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Ray Li
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Re: How to Reduce Tower Weight Without Sacrificing Strength?

Postby Ray Li » May 6th, 2012, 9:10 am

I have Gorilla Super Glue. Would that work? Should I dilute the glue to reduce its weight?
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Re: How to Reduce Tower Weight Without Sacrificing Strength?

Postby Balsa Man » May 6th, 2012, 9:15 am

Yes, it will work.
NO on dillution- nothing to dilute it with- it doesn't "dry", it reacts/"goes off." Weight saving comes from not using too much. It takes very little. Practice/play with it on scrap pieces before trying to use on a tower; get the feel of how it works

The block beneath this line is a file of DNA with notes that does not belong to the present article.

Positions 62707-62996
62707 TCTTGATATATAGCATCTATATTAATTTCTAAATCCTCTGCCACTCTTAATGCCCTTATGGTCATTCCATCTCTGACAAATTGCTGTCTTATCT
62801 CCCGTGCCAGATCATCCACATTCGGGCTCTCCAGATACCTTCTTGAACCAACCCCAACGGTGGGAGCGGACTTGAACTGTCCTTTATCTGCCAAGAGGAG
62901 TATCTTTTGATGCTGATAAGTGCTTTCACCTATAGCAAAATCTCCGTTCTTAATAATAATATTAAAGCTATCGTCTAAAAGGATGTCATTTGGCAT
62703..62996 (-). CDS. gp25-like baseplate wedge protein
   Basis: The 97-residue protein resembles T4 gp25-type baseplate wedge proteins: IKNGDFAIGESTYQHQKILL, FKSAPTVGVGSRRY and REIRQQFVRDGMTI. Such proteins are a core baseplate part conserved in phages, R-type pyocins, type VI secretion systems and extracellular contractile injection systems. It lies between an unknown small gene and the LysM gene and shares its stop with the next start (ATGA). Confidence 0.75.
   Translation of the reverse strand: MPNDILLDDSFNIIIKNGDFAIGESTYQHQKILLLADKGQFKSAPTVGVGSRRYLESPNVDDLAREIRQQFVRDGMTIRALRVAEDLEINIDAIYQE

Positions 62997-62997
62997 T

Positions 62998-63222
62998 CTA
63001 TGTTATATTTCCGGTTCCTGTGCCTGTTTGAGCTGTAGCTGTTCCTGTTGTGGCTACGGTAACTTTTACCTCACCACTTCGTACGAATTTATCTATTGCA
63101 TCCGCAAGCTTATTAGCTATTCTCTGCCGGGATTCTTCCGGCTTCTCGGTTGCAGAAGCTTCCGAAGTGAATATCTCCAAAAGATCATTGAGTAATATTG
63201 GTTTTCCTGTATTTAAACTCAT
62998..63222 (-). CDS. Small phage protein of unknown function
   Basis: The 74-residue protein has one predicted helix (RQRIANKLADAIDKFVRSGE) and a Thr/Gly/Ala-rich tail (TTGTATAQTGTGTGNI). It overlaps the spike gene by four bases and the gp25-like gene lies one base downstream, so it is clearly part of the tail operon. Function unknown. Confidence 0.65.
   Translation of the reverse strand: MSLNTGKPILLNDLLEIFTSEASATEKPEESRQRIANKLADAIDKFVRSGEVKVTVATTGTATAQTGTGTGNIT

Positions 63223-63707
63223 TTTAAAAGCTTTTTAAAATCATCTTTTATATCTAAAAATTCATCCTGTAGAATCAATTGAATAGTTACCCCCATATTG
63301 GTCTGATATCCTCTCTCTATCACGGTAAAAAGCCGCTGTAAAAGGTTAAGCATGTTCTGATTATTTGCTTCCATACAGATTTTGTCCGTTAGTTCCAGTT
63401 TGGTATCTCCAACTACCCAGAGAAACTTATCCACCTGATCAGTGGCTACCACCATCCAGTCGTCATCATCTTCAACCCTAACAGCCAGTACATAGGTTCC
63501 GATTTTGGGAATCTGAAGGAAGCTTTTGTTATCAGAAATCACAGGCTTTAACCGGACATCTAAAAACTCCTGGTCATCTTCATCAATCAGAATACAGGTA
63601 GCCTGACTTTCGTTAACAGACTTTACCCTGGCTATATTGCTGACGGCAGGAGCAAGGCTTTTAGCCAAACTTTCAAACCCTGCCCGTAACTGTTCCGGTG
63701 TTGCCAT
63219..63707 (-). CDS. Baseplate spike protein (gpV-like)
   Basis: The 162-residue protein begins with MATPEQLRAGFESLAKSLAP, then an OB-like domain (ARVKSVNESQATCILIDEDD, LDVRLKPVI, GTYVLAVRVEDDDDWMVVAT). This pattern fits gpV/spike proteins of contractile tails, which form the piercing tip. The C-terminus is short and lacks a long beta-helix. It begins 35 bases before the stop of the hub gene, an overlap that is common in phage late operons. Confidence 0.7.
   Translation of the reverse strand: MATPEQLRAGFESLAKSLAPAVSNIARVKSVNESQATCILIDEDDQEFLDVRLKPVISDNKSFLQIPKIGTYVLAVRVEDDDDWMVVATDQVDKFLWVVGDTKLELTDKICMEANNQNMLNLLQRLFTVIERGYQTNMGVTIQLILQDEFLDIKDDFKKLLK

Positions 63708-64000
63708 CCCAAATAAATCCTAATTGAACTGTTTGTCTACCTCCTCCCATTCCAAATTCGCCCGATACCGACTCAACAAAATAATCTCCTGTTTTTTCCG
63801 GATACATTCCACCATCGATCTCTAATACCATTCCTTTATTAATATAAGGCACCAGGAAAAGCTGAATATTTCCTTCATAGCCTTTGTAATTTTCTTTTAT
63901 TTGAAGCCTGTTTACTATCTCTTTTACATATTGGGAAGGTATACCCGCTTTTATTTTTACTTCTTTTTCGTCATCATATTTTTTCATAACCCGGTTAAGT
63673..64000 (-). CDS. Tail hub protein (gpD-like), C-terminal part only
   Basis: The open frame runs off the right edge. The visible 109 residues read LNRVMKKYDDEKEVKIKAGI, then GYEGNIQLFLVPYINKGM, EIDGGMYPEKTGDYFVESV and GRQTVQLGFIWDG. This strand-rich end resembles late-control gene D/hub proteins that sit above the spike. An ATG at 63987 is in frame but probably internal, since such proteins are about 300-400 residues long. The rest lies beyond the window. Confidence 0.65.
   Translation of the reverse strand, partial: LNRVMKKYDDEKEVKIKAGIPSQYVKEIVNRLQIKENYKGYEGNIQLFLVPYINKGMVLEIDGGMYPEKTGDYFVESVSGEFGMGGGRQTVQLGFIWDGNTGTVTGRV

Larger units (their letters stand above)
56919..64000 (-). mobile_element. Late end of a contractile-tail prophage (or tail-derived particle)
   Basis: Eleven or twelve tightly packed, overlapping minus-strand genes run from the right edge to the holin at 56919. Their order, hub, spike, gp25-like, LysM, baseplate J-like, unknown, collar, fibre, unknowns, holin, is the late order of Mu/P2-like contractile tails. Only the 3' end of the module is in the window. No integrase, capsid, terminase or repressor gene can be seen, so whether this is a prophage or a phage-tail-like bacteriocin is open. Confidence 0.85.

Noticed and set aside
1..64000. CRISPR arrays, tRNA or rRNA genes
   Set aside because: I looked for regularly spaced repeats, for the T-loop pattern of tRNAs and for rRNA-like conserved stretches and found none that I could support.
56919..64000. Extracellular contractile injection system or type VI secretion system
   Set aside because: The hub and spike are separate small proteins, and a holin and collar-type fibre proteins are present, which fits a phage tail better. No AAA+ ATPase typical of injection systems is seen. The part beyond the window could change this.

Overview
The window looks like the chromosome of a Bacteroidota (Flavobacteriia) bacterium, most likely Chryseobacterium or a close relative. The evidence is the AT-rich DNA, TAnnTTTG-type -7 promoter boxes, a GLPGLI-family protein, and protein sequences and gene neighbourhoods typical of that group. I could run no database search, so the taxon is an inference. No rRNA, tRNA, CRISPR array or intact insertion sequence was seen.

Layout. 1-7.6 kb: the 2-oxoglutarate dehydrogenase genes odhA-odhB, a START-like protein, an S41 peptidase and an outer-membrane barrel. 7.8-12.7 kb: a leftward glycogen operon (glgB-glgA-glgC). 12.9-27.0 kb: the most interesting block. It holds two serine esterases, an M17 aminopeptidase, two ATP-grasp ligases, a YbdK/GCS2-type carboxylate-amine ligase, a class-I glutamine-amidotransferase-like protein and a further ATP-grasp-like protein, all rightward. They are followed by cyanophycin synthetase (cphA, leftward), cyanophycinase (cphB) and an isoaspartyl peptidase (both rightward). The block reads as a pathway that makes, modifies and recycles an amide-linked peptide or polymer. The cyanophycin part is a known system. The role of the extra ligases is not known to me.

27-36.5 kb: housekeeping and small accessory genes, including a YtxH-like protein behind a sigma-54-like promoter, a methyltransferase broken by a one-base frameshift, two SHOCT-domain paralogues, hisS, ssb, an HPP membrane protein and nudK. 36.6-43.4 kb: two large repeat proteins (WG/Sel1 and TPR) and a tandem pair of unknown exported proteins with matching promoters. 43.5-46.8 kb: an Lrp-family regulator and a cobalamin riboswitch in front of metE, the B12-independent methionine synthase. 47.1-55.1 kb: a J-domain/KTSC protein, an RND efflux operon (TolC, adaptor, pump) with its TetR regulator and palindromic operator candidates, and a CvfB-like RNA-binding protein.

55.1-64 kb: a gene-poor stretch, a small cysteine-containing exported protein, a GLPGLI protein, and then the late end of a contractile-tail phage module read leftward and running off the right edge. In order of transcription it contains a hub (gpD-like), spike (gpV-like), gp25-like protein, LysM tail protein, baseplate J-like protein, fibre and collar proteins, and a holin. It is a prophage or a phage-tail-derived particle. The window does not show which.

Len Joeris
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Re: How to Reduce Tower Weight Without Sacrificing Strength?

Postby Ray Li » May 6th, 2012, 9:24 am

I've looked through the gallery and it seems that most people who use x braces tend to have one strip of wood running diagonally on the front of the two legs and then another strip running diagonally in the other direction that is also on top of the legs. In the middle, where the two pieces meet, one of the pieces is forced to bend upwards. Shouldn't that be a bad thing? So should i have one piece on top of the legs and the other on bottom and then use a little piece of wood to fill in the space where they cross?